Yeates, P ORCID: https://orcid.org/0000-0001-6316-4051, Mccray, G ORCID: https://orcid.org/0000-0002-0728-5171, Moult, A ORCID: https://orcid.org/0000-0002-9424-5660, Cope, N ORCID: https://orcid.org/0000-0003-2053-0474, Fuller, R and McKinley, RK ORCID: https://orcid.org/0000-0002-3684-3435 (2022) Determining the influence of different linking patterns on the stability of students' score adjustments produced using Video-based Examiner Score Comparison and Adjustment (VESCA). BMC Medical Education, 22 (1). 41 - ?.

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Abstract

BACKGROUND: Ensuring equivalence of examiners' judgements across different groups of examiners is a priority for large scale performance assessments in clinical education, both to enhance fairness and reassure the public. This study extends insight into an innovation called Video-based Examiner Score Comparison and Adjustment (VESCA) which uses video scoring to link otherwise unlinked groups of examiners. This linkage enables comparison of the influence of different examiner-groups within a common frame of reference and provision of adjusted "fair" scores to students. Whilst this innovation promises substantial benefit to quality assurance of distributed Objective Structured Clinical Exams (OSCEs), questions remain about how the resulting score adjustments might be influenced by the specific parameters used to operationalise VESCA. Research questions, How similar are estimates of students' score adjustments when the model is run with either: fewer comparison videos per participating examiner?; reduced numbers of participating examiners? METHODS: Using secondary analysis of recent research which used VESCA to compare scoring tendencies of different examiner groups, we made numerous copies of the original data then selectively deleted video scores to reduce the number of 1/ linking videos per examiner (4 versus several permutations of 3,2,or 1 videos) or 2/examiner participation rates (all participating examiners (76%) versus several permutations of 70%, 60% or 50% participation). After analysing all resulting datasets with Many Facet Rasch Modelling (MFRM) we calculated students' score adjustments for each dataset and compared these with score adjustments in the original data using Spearman's correlations. RESULTS: Students' score adjustments derived form 3 videos per examiner correlated highly with score adjustments derived from 4 linking videos (median Rho = 0.93,IQR0.90-0.95,p < 0.001), with 2 (median Rho 0.85,IQR0.81-0.87,p < 0.001) and 1 linking videos (median Rho = 0.52(IQR0.46-0.64,p < 0.001) producing progressively smaller correlations. Score adjustments were similar for 76% participating examiners and 70% (median Rho = 0.97,IQR0.95-0.98,p < 0.001), and 60% (median Rho = 0.95,IQR0.94-0.98,p < 0.001) participation, but were lower and more variable for 50% examiner participation (median Rho = 0.78,IQR0.65-0.83, some ns). CONCLUSIONS: Whilst VESCA showed some sensitivity to the examined parameters, modest reductions in examiner participation rates or video numbers produced highly similar results. Employing VESCA in distributed or national exams could enhance quality assurance or exam fairness.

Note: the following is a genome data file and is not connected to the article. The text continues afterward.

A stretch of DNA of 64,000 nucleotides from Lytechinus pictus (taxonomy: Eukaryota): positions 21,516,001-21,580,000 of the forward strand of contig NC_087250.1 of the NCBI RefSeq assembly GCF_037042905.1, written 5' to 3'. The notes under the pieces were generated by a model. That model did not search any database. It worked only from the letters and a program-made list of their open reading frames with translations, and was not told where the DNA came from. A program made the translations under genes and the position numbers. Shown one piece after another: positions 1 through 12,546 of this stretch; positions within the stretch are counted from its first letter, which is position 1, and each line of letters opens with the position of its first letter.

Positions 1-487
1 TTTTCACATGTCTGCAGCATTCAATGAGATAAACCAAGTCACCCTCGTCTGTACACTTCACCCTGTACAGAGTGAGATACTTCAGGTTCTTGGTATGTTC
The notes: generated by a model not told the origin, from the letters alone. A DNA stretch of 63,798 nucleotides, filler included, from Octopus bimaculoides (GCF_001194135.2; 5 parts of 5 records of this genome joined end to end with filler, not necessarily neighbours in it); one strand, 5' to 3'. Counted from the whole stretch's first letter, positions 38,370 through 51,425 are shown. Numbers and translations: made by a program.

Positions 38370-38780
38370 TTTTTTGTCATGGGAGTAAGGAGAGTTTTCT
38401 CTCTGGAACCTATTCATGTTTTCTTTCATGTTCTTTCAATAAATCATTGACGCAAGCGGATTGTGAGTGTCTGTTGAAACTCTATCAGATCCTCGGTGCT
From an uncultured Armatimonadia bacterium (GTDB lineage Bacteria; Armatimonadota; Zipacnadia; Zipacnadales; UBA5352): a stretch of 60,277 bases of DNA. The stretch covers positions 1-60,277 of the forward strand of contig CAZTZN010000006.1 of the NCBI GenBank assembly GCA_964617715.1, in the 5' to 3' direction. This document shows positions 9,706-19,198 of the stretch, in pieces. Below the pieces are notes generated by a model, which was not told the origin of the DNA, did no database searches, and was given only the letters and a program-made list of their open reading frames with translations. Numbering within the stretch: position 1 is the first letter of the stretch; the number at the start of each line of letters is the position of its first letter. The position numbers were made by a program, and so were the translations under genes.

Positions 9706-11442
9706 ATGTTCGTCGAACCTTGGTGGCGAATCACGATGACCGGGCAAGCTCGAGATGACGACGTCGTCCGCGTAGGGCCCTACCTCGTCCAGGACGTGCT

Item Type: Article
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Uncontrolled Keywords: Assessment; Objective Structured Clinical Exams; Assessor variability; Distributed assessments; Test Equating; Many Facet Rasch Modelling; Psychometrics
Subjects: L Education > L Education (General)
L Education > LB Theory and practice of education > LB2300 Higher Education
R Medicine > R Medicine (General)
Divisions: Faculty of Medicine and Health Sciences > School of Medicine
Related URLs:
Depositing User: Symplectic
Date Deposited: 20 Jan 2022 12:47
Last Modified: 25 Mar 2022 16:32
URI: https://eprints.keele.ac.uk/id/eprint/10520

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